Citrus trees once filled Belvedere’s Orangerie with colour. Now international art brightens the building.
- Built in the early 18th century
- Venue for some top special exhibitions
- Part of the Lower Belvedere ticketed area
- Book Lower Belvedere tickets* online
- See also:
- The Belvedere: 300 Years a Venue for Art runs until January 7th, 2024.
Given the 300th anniversary of the construction of the upper palace back in 1723, the exhibition explores the history of Belvedere in its widest sense: both as a place and an art institution.
Recent past exhibitions
- Joseph Rebell: revealed the genius of one of Europe’s great 19th-century landscape painters.
- Dalí – Freud: the influence of the father of psychoanalysis on Dalí’s creative output.
- Into the Night: art and culture in the context of cabarets and clubs.
- Johanna Kandl: the stories and issues behind the materials used in works of art
- Talking Heads: modern works of art examining the human face as motif, set in the context of Messerschmidt’s character head busts from the 1700s)
The Orangerie itself
(View from the Kammergarten)
The long Orangery (German: Orangerie) outbuilding at the bottom of Belvedere’s privy garden was an architectural marvel when first completed in 1714. It could house citrus trees all year round, which is quite a feat in a country than can have 35° in summer and -15° in winter.
The roof and south-facing façade on the original building were both removable, so visitors in summer gained the impression of a natural orchard with the trees growing out of the ground.
If the house guests of Prince Eugene weren’t impressed by the Baroque majesty of Belvedere’s palaces, they could at least be suitably blown away by the botanical majesty of the host’s plants. (And if that failed, he also had a private zoo).
Inside today’s Orangery is a modern museum gallery showing a temporary art exhibition.
This means you won’t actually find any orange trees: little remains of the original interior, and the Orangery was rebuilt after the death of Prince Eugene, anyway.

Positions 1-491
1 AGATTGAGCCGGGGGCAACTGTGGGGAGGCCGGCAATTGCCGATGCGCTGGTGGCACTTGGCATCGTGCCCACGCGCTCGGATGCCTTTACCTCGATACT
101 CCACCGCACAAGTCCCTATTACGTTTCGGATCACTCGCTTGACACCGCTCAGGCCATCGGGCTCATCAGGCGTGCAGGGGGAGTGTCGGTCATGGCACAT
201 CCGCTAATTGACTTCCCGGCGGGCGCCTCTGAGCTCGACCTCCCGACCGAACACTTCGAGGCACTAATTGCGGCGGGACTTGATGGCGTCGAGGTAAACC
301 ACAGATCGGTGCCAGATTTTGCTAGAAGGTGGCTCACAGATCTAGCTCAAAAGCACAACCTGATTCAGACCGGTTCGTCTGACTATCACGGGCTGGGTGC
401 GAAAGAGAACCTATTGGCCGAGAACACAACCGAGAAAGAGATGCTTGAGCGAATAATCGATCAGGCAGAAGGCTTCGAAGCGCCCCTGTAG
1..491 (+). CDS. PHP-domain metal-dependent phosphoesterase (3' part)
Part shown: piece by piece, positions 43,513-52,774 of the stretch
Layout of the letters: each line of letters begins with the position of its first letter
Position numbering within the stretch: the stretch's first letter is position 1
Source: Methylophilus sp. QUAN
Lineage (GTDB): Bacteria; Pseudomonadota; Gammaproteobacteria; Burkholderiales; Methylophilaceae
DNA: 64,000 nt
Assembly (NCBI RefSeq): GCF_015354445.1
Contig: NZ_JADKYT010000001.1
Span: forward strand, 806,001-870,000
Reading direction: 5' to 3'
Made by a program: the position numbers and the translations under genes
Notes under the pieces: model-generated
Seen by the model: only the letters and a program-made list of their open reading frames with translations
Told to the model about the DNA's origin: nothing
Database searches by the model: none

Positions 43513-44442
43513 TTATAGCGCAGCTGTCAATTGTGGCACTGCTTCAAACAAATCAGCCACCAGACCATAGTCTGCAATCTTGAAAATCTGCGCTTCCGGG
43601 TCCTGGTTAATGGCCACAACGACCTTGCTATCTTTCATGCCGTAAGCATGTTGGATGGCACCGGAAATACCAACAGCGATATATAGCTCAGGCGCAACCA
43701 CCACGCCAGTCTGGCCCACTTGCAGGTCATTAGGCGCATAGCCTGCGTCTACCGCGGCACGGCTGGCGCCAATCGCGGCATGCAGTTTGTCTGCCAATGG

But…a windowed corridor runs down one side of the building. Standing at the main entrance end of this corridor gives you views across the privy gardens and out to Upper Belvedere palace (unless the blinds are down).
If you don’t look too carefully left or right, that view pretty much takes you back to the 18th century: it’s just gardens and façades with no cars, satellite dishes or pylons to tear you back into the 21st century.
Which is also why you need to stand at the main entrance end to see the view. If you go a little further down the corridor, then the A1 telecommunication tower pops up on the skyline (“intolerable” as Prince Eugene might have said, before dispatching a unit of cannon to bring down the eyesore).
For a nice view of the Orangery itself, simply go into the adjoining gardens, walk up to the first terrace and look back down.
Ticket & visitor tips
Any ticket giving access to Lower Belvedere palace includes entrance to the orangery and special exhibition.
(Booking service provided by Tiqets.com*, who I am an affiliate of)
Should you wish to see a historical Orangerie with citrus trees still inside, then try the one at Schönbrunn Palace.
Getting to the orangery
Follow the directions for Lower Belvedere.
A glass corridor takes you from the end of one wing of the palace along to the Orangerie. You can also enter via the privy garden (which is itself only accessible, however, from inside Lower Belvedere).
Address: Rennweg 6, 1030 Vienna